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sector_ico_Environment_trans Environment

Developing an effective, accessible, and affordable SNP genotyping set for the advancement of noninvasive grizzly bear monitoring in British Columbia

  • Project Leaders: Chris Darimont, Chris Genovali
  • Institutions: University of Victoria (UVic)
  • Budget: $50000
  • Program/Competition: GeneSolve
  • Genome Centre(s): Genome British Columbia
  • Fiscal Year: 2020
  • Status: Active

Grizzly bears are an ecologically, culturally, and economically valuable species for British Columbia (BC) and Canada. Owing to this importance, many populations are intensively monitored by First Nation and Provincial governments to ensure effective and evidence-based management into the future. A key component of monitoring programs is the ability to identify individual bears. This individual identification is accomplished using a set of genetic markers that, when combined, provide a unique genetic fingerprint for each bear.  Current practices to identify these bears involve limited genetic methods that leave much room for improvement.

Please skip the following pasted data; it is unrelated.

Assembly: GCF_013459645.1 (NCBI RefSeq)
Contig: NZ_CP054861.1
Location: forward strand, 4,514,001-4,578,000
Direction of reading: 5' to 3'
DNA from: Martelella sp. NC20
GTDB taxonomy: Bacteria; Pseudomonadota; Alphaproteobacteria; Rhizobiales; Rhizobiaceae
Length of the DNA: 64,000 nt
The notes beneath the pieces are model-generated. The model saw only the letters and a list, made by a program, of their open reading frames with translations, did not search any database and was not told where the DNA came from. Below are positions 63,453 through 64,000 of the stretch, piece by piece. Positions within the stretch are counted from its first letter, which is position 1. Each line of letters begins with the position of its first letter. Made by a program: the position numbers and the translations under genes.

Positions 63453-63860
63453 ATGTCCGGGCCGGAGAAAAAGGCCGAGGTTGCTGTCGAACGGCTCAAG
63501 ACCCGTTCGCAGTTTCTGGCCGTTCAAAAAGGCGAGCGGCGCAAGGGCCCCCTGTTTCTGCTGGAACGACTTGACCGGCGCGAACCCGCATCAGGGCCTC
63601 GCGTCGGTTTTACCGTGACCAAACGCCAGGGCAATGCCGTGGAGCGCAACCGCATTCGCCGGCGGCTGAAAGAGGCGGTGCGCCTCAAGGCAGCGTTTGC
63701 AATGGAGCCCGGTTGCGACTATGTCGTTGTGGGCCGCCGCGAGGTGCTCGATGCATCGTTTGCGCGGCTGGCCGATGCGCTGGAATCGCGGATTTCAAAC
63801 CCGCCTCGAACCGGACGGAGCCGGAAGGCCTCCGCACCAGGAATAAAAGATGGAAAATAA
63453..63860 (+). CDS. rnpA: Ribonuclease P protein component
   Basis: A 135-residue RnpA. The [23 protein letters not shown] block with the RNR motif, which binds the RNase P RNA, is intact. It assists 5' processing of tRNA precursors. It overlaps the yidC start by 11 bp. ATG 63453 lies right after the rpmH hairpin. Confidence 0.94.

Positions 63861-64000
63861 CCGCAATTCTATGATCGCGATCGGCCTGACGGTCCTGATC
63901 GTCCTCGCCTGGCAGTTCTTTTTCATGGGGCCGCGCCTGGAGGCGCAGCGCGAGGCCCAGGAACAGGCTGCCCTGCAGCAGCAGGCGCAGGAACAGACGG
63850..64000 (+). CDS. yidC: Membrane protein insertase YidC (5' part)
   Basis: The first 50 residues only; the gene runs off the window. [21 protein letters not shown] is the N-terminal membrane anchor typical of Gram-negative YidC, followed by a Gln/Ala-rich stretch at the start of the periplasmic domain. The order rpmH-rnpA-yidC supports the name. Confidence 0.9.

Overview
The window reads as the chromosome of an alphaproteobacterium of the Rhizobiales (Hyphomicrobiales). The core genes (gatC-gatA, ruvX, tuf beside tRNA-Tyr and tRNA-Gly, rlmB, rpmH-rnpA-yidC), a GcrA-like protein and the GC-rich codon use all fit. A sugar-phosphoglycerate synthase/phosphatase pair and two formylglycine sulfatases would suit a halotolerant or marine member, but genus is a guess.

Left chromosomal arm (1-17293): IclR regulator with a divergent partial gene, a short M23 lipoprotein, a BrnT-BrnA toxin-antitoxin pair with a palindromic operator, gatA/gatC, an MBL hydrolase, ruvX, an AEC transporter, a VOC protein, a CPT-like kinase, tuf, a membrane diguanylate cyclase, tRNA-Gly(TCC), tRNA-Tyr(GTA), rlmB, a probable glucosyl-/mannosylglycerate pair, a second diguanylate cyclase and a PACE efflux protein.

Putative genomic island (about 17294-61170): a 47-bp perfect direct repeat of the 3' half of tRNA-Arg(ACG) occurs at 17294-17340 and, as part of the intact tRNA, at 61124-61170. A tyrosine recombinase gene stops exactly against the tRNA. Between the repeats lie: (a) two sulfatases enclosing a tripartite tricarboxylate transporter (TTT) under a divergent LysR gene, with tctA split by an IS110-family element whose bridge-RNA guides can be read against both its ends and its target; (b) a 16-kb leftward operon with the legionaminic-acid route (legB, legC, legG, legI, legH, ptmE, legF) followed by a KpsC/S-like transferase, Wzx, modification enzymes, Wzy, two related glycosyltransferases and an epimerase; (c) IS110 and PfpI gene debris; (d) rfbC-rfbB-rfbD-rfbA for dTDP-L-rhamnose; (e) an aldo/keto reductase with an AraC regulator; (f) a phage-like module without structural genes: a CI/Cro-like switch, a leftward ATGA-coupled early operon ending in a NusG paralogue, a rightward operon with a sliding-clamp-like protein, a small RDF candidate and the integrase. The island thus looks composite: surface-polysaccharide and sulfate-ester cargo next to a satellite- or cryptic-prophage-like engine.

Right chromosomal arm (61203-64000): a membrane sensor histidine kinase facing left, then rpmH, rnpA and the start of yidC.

This project will develop a new, robust, and cost-effective set of genetic markers for the monitoring of grizzly bears in BC which can be easily implemented across laboratories. These markers are called SNPs or single nucleotide polymorphisms, which represent tiny changes in DNA among individuals. They similarly produce a unique genetic fingerprint for each individual but can provide much more detail about how related bears are to each other, the history of monitored bear populations, and how well adapted different groups of bears are to their local environment.


To provide proof-of-concept and evidence of the ease and cost-effectiveness of the transition to this new marker system, an archived inventory of 367 ‘fingerprinted’ grizzly bear individuals from the central coast of BC will be transitioned to this new ‘SNP fingerprint’.


In the long term this SNP tool will allow grizzly bears to continue to be monitored and managed in BC with more information on their ability to adapt to changing ecological, environmental, and anthropogenic pressures.